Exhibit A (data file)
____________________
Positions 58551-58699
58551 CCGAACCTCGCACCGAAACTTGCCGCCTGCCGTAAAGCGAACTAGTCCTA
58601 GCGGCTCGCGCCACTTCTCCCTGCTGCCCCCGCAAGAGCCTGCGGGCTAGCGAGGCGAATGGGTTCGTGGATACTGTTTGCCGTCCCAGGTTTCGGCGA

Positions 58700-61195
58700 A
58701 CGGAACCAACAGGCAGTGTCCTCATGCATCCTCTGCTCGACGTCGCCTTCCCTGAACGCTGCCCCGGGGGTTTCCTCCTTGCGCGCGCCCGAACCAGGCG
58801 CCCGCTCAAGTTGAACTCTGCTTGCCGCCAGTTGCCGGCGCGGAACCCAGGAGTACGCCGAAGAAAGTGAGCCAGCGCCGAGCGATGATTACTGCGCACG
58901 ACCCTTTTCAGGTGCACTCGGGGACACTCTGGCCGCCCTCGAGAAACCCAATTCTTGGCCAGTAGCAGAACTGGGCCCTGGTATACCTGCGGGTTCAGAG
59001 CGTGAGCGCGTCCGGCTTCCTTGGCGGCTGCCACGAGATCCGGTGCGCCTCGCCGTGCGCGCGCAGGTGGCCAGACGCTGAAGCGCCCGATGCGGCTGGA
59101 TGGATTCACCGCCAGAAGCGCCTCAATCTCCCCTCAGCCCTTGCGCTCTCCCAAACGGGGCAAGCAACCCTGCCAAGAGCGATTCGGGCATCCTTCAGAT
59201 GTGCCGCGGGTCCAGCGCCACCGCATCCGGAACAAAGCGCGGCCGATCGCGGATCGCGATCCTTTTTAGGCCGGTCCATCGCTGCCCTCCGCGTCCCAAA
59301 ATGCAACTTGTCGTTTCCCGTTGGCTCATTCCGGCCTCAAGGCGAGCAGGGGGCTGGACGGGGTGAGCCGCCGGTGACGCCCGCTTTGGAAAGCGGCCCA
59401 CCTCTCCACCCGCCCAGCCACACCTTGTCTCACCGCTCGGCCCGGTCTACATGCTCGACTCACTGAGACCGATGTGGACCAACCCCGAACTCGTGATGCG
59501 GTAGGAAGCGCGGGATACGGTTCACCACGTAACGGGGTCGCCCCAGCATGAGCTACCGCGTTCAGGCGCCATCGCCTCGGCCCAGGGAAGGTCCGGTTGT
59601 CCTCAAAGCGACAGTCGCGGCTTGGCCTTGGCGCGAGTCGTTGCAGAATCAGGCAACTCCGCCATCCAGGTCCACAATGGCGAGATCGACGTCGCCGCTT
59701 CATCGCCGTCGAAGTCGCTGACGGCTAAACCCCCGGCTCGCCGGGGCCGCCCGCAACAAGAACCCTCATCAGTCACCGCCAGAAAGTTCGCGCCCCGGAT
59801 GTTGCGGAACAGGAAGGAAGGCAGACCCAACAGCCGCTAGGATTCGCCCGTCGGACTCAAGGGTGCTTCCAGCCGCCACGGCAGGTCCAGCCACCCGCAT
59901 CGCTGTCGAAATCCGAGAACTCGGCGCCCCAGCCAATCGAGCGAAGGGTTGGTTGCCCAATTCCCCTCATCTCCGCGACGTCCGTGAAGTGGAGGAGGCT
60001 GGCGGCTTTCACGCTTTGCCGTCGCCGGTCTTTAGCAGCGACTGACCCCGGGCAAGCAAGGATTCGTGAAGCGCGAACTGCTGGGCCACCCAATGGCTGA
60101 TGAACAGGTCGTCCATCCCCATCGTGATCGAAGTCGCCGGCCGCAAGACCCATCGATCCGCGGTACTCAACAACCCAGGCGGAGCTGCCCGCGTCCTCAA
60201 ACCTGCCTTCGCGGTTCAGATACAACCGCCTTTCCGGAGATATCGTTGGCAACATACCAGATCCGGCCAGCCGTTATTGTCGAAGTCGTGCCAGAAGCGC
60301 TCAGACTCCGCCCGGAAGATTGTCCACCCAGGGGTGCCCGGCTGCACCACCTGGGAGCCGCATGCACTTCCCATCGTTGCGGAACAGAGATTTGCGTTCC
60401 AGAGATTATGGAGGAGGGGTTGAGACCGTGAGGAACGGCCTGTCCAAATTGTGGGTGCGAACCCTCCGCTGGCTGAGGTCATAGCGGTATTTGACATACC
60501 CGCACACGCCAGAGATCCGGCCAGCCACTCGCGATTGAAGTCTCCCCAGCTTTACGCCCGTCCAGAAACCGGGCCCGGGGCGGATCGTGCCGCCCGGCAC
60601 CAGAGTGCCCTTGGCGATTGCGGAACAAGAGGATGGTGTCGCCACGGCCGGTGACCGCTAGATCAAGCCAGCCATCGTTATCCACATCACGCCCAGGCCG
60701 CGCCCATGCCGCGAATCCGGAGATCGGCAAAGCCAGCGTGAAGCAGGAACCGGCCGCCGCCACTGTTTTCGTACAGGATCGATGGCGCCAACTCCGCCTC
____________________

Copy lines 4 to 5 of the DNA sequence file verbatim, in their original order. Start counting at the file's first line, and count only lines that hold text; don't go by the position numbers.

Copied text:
Positions 58700-61195
58700 A